Close to its edges on the rugged coast, small slender horses that appear to be from another time live free on a small volcanic island close to Taiwan. They play a leading role in three short films made between 2017 and 2021. In the first one titled Shio (2018) meaning ‘tide’ they are seen ambling about. Their mane seems to be shaped by the wind like trees on a coastline. A young Japanese girl appears as she tries to coax her horse into the sea. Both the horses and girl seem to be waiting for someone or something.
A Yorishiro is something or someone that temporarily or permanently can contain the spirit or soul of a ‘kami’, a spirit of nature. In Yorishiro (2020), the second film, a little girl wearing a purplish-gray horse suit wanders seemingly unnoticed through Japanese urban landscapes until she ends up on the island finding kinship with the horses.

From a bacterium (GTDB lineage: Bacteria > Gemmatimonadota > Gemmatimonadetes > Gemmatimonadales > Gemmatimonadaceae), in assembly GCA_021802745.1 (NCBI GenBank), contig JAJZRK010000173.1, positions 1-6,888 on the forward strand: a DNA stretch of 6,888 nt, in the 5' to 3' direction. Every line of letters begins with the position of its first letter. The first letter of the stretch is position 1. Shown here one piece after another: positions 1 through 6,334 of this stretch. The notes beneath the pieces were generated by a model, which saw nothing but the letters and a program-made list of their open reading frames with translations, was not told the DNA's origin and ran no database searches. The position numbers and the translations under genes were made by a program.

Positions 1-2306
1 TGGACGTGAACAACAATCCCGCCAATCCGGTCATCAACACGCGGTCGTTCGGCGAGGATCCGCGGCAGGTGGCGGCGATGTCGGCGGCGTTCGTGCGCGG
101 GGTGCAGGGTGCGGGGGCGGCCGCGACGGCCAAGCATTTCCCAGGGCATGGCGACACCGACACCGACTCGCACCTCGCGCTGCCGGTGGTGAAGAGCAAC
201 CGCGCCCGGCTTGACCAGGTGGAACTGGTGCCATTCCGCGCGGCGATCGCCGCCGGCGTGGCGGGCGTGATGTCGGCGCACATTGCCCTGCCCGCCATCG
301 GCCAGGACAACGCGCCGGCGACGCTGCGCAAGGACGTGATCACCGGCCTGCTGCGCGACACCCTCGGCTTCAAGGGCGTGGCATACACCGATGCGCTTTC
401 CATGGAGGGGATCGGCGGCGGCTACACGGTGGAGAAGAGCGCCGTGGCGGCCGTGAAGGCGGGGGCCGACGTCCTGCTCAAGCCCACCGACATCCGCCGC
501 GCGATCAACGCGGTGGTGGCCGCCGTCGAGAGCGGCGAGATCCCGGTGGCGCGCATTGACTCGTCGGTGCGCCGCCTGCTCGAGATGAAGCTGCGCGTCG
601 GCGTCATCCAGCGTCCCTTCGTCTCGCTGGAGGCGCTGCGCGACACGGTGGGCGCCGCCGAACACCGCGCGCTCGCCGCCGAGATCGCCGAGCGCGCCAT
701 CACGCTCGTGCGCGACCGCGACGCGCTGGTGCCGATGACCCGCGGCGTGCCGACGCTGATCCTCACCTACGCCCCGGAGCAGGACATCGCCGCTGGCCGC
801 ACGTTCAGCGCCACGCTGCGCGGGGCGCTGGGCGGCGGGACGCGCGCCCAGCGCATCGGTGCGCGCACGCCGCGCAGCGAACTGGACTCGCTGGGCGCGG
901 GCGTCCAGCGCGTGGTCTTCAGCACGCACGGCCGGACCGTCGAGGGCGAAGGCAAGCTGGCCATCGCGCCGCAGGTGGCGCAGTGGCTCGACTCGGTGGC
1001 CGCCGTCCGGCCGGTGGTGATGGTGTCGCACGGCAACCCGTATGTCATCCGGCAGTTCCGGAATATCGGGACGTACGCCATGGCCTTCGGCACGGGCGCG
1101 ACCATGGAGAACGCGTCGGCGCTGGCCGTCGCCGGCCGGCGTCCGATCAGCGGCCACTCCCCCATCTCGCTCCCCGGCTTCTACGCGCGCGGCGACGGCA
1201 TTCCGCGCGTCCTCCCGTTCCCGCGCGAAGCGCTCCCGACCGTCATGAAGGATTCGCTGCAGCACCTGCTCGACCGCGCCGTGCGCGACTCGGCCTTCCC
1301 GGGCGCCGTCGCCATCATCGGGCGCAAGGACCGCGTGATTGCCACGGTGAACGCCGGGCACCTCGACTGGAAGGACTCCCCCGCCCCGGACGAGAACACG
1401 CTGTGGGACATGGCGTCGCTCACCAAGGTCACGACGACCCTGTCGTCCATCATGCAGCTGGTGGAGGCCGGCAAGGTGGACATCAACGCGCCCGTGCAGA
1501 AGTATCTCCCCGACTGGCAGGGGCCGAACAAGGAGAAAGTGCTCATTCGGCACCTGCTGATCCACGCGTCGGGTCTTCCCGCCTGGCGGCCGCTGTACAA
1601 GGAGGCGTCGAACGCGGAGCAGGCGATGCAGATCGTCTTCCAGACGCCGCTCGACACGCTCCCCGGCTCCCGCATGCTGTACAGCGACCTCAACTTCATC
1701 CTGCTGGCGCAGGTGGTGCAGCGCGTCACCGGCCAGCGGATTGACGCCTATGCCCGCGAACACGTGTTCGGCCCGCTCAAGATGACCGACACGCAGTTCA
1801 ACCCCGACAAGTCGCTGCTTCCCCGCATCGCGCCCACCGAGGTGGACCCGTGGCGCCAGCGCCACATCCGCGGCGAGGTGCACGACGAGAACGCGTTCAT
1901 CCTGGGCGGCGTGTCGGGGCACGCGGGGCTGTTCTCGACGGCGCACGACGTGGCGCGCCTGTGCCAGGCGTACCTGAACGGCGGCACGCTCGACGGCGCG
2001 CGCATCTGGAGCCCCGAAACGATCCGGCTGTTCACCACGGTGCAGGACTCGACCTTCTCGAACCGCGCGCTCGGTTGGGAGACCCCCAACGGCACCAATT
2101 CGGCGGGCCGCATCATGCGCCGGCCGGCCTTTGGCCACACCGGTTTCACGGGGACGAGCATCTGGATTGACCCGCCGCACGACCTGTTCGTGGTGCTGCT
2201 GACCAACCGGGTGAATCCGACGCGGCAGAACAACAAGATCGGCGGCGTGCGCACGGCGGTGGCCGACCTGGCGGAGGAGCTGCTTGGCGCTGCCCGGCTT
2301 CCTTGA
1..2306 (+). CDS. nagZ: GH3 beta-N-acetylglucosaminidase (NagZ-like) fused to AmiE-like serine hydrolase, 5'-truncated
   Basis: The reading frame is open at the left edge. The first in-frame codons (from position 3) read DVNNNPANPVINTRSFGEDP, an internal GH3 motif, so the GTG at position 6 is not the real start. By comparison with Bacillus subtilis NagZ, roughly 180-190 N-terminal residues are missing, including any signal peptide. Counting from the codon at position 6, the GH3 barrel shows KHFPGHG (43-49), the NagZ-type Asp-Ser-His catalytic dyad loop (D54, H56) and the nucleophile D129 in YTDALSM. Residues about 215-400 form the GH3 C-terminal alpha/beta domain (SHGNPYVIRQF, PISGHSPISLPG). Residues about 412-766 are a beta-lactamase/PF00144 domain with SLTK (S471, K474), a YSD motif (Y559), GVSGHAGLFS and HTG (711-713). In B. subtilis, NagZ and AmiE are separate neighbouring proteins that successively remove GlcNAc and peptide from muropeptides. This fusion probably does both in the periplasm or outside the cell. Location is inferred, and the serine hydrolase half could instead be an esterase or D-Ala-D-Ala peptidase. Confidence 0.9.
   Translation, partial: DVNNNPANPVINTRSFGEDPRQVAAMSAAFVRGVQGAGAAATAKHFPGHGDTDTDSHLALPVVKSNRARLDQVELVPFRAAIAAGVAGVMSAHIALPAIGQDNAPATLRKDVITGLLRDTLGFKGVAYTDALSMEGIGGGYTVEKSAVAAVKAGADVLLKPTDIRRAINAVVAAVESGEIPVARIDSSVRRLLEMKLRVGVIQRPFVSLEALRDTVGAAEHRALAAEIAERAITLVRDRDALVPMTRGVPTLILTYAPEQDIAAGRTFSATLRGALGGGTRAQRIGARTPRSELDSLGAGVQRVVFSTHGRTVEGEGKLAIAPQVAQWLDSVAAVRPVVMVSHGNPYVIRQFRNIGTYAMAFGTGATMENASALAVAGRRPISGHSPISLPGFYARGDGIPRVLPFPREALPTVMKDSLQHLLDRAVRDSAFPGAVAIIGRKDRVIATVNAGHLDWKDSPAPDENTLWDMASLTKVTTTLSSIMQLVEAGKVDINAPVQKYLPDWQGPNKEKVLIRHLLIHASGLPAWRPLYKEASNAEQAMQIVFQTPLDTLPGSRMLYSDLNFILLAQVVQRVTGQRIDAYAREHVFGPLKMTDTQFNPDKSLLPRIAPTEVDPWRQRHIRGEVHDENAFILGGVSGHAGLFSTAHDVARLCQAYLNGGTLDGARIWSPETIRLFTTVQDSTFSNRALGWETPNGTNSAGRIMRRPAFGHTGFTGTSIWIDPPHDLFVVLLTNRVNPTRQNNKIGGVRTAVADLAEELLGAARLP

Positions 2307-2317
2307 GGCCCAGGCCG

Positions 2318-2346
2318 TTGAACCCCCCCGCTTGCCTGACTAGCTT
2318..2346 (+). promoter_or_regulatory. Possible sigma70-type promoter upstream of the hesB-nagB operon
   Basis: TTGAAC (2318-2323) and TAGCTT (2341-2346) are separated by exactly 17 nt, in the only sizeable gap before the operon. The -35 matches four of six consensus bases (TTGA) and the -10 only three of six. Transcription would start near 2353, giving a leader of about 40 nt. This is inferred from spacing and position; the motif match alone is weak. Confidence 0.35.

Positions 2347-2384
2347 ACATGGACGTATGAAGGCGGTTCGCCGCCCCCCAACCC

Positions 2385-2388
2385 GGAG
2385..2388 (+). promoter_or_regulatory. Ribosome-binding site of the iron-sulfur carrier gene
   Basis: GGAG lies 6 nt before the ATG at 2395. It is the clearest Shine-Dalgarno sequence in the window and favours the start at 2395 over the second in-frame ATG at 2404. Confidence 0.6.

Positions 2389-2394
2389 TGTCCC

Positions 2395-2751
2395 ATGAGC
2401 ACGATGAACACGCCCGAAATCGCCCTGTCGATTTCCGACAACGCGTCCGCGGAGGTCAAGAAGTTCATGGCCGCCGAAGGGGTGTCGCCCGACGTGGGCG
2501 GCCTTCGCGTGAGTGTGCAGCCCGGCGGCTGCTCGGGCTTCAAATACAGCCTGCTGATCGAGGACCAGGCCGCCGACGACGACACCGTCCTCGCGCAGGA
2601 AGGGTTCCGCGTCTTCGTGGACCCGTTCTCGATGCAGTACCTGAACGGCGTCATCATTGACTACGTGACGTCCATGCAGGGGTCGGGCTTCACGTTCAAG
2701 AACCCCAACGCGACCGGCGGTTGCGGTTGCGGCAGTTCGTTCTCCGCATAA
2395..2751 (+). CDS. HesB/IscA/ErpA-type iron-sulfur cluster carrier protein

In her dancing shoes and bare feet a young girl explores the rough landscape of this island and meets the girl that appears in Shio who braids her hair and plays with her. Eventually she comes face to face with a gorge on the island that lies like a crack in the landscape of this small Japanese island.
A small buddha statue is sitting on the edge of it. In his lap lay numerous coins, oxidised by the salted sea water nearby.
As they connect to their surroundings, each in their own element, the energy and poise of the girls and the horses seem to override an oppressive history that surrounds this cliff.
Ao Huis Marseille Amsterdam 11.12.2021- 6.3.2022
A publication will appear alongside the exhibition.